The impact of 7-hour and 11-hour rest breaks between shifts on heavy vehicle truck drivers’ sleep, alertness and naturalistic driving performance

Jennifer M. Cori, Luke A. Downey, Tracey L. Sletten, Caroline J. Beatty, Brook A. Shiferaw, Shamsi Shekari Soleimanloo, Sophie Turner, Aqsa Naqvi, Maree Barnes, Jonny Kuo, Michael G. Lenné, Clare Anderson, Andrew J. Tucker, Alexander P. Wolkow, Anna Clark, Shantha M.W. Rajaratnam, Mark E. Howard

Research output: Contribution to journalArticleResearchpeer-review

10 Citations (Scopus)

Abstract

Background: An inadequate rest break between shifts may contribute to driver sleepiness. This study assessed whether extending the major rest break between shifts from 7-hours (Australian industry standard) to 11-hours, improved drivers’ sleep, alertness and naturalistic driving performance. Methods: 17 heavy vehicle drivers (16 male) were recruited to complete two conditions. Each condition comprised two 13-hour shifts, separated by either a 7- or 11-hour rest break. The initial 13-hour shift was the drivers’ regular work. The rest break and following 13-hour shift were simulated. The simulated shift included 5-hours of naturalistic driving with measures of subjective sleepiness, physiological alertness (ocular and electroencephalogram) and performance (steering and lane departures). Results: 13 drivers provided useable data. Total sleep during the rest break was greater in the 11-hour than the 7-hour condition (median hours [25th to 75th percentile] 6.59 [6.23, 7.23] vs. 5.07 [4.46, 5.38], p = 0.008). During the simulated shift subjective sleepiness was marginally better for the 11-hour condition (mean Karolinska Sleepiness Scale [95th CI] = 4.52 [3.98, 5.07] vs. 5.12 [4.56, 5.68], p = 0.009). During the drive, ocular and vehicle metrics were improved for the 11-hour condition (p<0.05). Contrary to expectations, mean lane departures p/hour were increased during the 11-hour condition (1.34 [−0.38,3.07] vs. 0.63 [−0.2,1.47], p = 0.027). Conclusions: Extending the major rest between shifts substantially increases sleep duration and has a modest positive impact on driver alertness and performance. Future work should replicate the study in a larger sample size to improve generalisability and assess the impact of consecutive 7-hour major rest breaks.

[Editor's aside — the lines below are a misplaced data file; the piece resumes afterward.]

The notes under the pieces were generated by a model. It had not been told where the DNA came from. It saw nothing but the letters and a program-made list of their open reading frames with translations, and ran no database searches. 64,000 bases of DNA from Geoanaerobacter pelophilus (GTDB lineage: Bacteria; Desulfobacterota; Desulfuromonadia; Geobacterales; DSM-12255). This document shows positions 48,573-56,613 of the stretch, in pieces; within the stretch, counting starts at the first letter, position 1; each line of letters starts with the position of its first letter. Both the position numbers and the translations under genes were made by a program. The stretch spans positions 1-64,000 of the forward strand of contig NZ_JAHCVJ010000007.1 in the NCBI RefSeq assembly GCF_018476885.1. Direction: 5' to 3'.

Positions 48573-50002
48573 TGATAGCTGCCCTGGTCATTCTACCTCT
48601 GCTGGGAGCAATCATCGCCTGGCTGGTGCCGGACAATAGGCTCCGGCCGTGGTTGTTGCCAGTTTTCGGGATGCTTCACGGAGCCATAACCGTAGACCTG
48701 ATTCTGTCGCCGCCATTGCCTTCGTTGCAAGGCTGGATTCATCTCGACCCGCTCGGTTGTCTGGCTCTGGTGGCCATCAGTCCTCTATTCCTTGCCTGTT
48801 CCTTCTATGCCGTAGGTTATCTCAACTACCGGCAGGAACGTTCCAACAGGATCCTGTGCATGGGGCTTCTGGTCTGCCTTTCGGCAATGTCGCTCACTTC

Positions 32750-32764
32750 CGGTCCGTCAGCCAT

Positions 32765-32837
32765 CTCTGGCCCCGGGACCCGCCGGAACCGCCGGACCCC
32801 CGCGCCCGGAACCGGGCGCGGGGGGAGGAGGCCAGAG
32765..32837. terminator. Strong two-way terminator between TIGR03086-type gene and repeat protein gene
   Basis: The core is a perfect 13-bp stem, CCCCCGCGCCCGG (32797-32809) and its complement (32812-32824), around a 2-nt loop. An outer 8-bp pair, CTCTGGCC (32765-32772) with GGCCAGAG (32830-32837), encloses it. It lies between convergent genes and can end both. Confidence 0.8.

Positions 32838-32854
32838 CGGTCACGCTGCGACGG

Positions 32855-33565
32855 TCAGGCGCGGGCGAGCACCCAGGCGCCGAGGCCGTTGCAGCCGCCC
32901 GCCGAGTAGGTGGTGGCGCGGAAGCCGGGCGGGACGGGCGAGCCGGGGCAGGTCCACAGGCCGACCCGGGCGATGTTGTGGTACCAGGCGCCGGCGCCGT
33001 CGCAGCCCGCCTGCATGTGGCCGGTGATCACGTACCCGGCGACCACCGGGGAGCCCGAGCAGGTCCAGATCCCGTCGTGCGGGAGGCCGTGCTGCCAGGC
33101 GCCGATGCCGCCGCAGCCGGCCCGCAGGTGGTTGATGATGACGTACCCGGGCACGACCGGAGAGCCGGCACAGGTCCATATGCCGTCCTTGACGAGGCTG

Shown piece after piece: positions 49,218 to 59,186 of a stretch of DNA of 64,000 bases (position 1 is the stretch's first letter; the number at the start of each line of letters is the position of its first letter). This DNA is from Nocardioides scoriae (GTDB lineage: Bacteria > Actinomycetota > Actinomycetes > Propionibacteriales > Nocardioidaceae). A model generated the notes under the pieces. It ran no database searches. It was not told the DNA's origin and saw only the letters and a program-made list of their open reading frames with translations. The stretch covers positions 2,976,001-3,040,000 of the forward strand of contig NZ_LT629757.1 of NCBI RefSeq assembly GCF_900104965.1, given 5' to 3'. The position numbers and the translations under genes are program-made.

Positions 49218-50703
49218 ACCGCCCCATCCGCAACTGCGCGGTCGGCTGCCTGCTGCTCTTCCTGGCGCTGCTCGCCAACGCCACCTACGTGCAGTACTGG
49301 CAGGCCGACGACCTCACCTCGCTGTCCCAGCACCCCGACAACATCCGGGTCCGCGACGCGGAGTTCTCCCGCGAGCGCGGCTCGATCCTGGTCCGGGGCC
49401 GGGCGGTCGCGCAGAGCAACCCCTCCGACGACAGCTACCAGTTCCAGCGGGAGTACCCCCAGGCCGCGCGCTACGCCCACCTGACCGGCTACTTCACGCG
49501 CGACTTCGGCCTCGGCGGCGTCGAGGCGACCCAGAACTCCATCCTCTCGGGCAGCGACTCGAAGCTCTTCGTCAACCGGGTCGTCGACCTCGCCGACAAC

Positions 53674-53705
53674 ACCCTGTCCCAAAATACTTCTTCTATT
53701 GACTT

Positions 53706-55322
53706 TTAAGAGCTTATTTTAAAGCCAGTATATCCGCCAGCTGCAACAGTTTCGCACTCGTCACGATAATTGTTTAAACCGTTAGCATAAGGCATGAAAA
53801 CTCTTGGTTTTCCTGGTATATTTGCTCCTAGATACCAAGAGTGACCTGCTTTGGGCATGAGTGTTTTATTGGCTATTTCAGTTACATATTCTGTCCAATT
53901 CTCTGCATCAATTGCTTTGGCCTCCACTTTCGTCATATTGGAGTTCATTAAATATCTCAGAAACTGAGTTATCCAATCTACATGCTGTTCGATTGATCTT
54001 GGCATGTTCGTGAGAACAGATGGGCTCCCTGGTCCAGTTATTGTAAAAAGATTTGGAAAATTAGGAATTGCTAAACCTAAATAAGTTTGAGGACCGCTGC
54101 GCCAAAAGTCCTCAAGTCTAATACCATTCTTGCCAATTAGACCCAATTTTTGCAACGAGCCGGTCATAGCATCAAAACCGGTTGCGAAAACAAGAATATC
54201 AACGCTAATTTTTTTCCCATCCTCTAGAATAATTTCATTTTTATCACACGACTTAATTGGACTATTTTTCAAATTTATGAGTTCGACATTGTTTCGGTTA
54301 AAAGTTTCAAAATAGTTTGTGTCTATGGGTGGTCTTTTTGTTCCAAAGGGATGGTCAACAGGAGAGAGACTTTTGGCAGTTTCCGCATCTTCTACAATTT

Original languageEnglish
Article number106224
Number of pages13
JournalAccident Analysis and Prevention
Volume159
DOIs
Publication statusPublished - Sept 2021

Keywords

  • Driving
  • Ocular alertness
  • Shift scheduling
  • Shift work
  • Sleepiness
  • Vigilance

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